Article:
I’ll admit, I have a lot of hate and anger inside of me. I can’t help it. When I see people I love being wronged, or when I’m wronged, I can’t help but feel it’s incredibly unfair. But it consumes you, changes you. You become obsessed with it, you feel the anger in every fibre of your body. And most importantly: it’s not healthy.
How are you supposed to live a satisfying life if all you’re thinking about is anger and hate? You need to process your emotions, validate them, and eventually file them away to move on. But here’s the million dollar question: how?
Forgive them—or at least forget
Maybe what they did to you was really shitty. Maybe it was unforgivable. But hating them isn’t going to change anything: all it will achieve is making you feel worse. Don’t let them win. Forgive them, because they don’t know better—or if you can’t, forget, and move on. Because really, when you forgive them, you’re really forgiving yourself and allowing yourself to let the hate go.
We’re human: we make mistakes
Remember that. Maybe things were said and done in the heat of the moment. Maybe they regret it, and maybe they don’t. But it’s important to realise we all make mistakes. Why should we hold a small mistake against someone? If you were in the same position, you’d want them to be gracious towards you.
Don’t live in the past
I know it’s hard. I know you’re probably obsessing over it. I know any slight mention makes your blood boil, and your chest heat with an overwhelming sense of injustice and rage. No matter what you do, you can’t fix the past. And even if you do get some form of revenge, it won’t make you any happier, and it won’t change what happened.
Open yourself to the future
Use that rage to fuel your passions. If anything, kill them with success. The best revenge, after all, is success. Open your heart. Try new things. Take one step at a time to make your dreams come true.
Allow yourself to feel
If someone has done something terrible to you, you have a right to feel angry—so don’t feel like a bad person for it. But, like with any emotional experience, you need to address it the right way. Don’t bottle it up—talk to loved ones, a therapist, or even write. You need to process your emotions, validate them, and let it go.
Learn from your experiences
Think of it as a learning curb—think about the kind of person you want to be. Think about how you want to be treated—and treat others that way. Every adversity has a lesson to teach us—and we must be stronger than it.
Send them love
Generally, if people do bad things, there’s a reason: they’re damaged or they too have been wronged somehow. That isn’t fair, and it doesn’t justify their actions, but it does explain them. Maybe getting revenge and making them feel bad will make you feel momentarily superior. But in the long run, it will only make things worse. Life goes on, and hate only breeds more hate. Don’t let it eat you up from the inside.
Replace it with something you love
Negative voice in your head? Obsessing over words said to you? Keep repeating the incident over and over? Replace it with something else. Something you enjoy, something you love, something that makes you happy. Let your happy memories set you free.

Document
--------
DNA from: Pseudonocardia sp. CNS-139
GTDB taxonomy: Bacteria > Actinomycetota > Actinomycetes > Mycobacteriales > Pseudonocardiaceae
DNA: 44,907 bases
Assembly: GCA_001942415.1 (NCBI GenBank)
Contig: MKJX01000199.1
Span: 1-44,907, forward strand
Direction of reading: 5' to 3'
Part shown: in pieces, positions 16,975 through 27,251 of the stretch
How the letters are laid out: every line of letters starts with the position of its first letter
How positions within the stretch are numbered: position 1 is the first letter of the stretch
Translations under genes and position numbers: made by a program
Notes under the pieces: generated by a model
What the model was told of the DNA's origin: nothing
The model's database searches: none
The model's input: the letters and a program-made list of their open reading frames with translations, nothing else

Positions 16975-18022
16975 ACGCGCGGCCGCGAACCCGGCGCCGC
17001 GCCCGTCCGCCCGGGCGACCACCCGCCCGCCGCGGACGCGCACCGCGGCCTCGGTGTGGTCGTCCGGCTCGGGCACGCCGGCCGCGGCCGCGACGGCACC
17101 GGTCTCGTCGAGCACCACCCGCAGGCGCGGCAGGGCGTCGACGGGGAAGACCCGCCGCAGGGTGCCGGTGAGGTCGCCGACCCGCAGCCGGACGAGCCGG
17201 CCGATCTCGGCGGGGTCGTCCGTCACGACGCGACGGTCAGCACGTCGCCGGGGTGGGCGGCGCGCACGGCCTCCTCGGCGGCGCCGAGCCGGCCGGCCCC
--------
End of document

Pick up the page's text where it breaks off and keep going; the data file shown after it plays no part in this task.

Think about what I’ve written. Acknowledge your feelings. When anger strikes, remember you deserve more than a hate-filled heart. The world has enough hate in it—it doesn’t need any more. Let yourself move on—it will free you.
Care for yourself
You are number one. Do things you love. Get a massage, have a bath, get a manicure, do a hair mask, drink a glass of wine, read a book, watch your favourite shows and eat your favourite, nutritious food. Always put yourself first, and surround yourself with positive people who will help and love you.
Do the clichés
Scream into a pillow. Go to the gym and work up a sweat. Write an angry letter, and tear it up or burn it. Get all your emotions out in a positive way that isn’t hurtful. We don’t need more hurt in the world.
We aren’t always innocent, and maybe things could have been handled better. But you always—no matter what—need to forgive and love yourself. You are strong. You are a good human. Be the change you want to see in the world, and who knows: maybe if you respond with love instead of hate, you’ll change someone’s world.
Hey you—yes you. You, with the sad eyes. You, who constantly checks their phone in hopes of seeing a certain someone reply. You, who is waiting for the person you love to treat you how you deserve. You, who have been stood up, cheated on, lied to, and played. You, who justifies why they do certain things—and that it’s “not really that bad”. I want you to listen very carefully to me: you deserve more.
It’s taken me nearly 21 years, but I’ve finally had a life-changing realisation: I am worth so much more than I’ve received. And I bet most of you are in the same boat. I have been in a number of relationships where honestly, I’ve settled. Maybe they are great people—but if they don’t treat you great, why are you with them? Why do we put up with such bullshit? We know we’re worth more—so why do we do it?
I was dating a guy a few years ago who was probably my first real adult love—and boy, did I love him. I was crazy for him—even though he did not so nice things. Don’t get me wrong; he did some very great things, too—and I know he loved me. But that doesn’t mean I, or you dearest reader, have to settle. He would often stand me up to hang out with his mates instead. He would lie to me about whose bag of pot that was I found under the coffee table. He’d lie, and tell me: No baby, I’m not on drugs, I promise. That was someone else’s; they just left it there. Trust me. He’d ignore me for days on end when I did something he didn’t like. He’d try to control who I could and couldn’t talk to—and get mad when I disobeyed (and consequently ignore me again). But worst of all, he told me he loved me—and then he cheated on me.